TS “They just set a high bar for how to lead in San Diego and give back to the community and so we’ve been fortunate to try to follow their lead and help make San Diego the best version of itself.”   

MM: Along with the Rady Shell, the Jacobs family has donated millions of dollars to the the Museum of Contemporary Art San Diego, the La Jolla Playhouse and San Diego Symphony… Who is dedicating their 2024-25 opening season of Jacobs Music Center to Joan Jacobs. Melissa Mae KPBS News. 

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The Jacobs family are also major donors to us here at KPBS.

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If you’ve walked along the beach lately, you may have noticed clear, oval shapes dotting the shore.

Reporter Katie Anastas (a-NASS-tis) says they’re washing up all along the west coast.

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The round, translucent shapes have rings and a thin sail running down the middle. While they might look like plastic, they’re actually a kind of zooplankton [ZOH-plankton] called velella velella, or by-the-wind sailors.

Anya Stajner [sch-TY-ner] studies zooplankton at U-C-S-D’s Scripps Institution of Oceanography. 

Because of that sail they often get blown ashore in times of high shoreward winds and currents. 

Out on the ocean’s surface, velella have a bright blue ring around their edge. Their color fades away once they wash up on shore.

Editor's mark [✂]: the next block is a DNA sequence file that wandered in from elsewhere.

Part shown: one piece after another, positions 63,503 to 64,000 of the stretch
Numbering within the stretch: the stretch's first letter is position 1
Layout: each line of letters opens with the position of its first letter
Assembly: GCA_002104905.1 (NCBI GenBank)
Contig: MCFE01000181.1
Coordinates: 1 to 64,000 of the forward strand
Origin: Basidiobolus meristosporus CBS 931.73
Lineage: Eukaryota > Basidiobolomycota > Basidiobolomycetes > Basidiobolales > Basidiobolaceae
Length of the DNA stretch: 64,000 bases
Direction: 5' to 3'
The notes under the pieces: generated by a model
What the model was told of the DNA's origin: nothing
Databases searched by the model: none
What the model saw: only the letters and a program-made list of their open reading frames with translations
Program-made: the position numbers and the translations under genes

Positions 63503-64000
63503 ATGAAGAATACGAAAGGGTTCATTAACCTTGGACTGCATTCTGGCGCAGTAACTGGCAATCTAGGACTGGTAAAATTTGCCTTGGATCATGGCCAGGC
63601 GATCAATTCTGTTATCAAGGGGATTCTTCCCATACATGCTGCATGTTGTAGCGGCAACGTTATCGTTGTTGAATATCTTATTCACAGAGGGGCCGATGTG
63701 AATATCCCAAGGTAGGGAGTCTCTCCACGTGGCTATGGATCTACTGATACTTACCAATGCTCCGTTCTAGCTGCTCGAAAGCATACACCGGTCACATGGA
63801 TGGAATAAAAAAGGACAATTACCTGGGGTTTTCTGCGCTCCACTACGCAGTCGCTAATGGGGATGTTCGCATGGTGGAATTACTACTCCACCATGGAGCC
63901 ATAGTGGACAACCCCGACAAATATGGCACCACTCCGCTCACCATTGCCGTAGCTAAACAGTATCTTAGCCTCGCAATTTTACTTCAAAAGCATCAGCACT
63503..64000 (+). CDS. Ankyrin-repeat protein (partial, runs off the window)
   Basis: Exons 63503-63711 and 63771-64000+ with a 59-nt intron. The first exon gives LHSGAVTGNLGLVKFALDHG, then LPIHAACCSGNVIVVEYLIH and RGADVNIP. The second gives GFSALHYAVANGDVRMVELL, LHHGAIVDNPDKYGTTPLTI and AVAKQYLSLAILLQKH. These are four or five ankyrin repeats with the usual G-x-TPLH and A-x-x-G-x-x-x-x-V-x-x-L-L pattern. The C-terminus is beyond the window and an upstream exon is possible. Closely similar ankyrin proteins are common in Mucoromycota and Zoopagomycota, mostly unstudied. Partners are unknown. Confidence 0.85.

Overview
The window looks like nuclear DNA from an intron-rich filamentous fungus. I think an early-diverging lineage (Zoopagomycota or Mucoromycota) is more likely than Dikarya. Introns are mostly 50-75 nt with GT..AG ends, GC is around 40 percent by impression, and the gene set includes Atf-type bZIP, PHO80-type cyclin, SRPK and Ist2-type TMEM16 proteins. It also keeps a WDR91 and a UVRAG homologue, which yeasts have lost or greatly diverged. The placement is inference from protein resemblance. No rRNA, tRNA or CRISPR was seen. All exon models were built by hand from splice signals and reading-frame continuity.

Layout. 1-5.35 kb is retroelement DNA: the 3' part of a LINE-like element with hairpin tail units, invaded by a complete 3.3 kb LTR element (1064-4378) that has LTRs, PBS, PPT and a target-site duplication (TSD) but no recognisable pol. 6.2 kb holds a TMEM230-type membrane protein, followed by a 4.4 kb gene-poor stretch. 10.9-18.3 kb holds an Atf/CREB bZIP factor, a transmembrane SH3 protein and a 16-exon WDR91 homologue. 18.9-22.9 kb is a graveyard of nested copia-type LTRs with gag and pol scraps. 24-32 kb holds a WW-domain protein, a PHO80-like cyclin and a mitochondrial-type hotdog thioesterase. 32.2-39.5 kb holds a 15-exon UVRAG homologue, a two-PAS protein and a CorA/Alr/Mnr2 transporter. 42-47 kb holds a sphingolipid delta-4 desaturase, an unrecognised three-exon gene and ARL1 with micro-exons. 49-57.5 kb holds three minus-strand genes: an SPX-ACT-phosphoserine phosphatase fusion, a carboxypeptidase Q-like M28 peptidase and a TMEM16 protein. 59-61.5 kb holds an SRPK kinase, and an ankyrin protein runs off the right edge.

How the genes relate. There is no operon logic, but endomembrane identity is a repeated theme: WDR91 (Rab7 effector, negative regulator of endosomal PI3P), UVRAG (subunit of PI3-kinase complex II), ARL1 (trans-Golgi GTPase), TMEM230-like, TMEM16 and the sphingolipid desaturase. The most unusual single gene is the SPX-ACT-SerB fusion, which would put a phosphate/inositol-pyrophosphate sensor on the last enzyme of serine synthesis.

If you’re out there swimming or surfing you should keep your eye out. You can surf right alongside those little sailors. 

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Velella catch their prey with tiny tentacles dangling from their bodies. Their stings aren’t usually harmful to humans, but scientists recommend avoiding touching your eyes or mouth after handling them.

Katie Anastas, KPBS News.

In the meat industry, pink slime is known as pieces of cow steamed with ammonia and used as beef filler.

In media circles, pink slime is a term for websites that pose as unbiased local news providers but actually have a political agenda.

Investigative reporter Amita Sharma says two of these sites are in San Diego.

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“I know you want to Hildy, but you can’t quit the newspaper business. Oh? Why not? I know you Hildy and I know what quitting would mean to you. And what would it mean? It would kill you.” 

More than eight decades after that scene from the comedy His Girl Friday, the American public has largely quit newspapers. As a result, thousands of newsrooms have gone dark in the past two decades. Today, there are only about 1,200 daily newspapers left in the United States.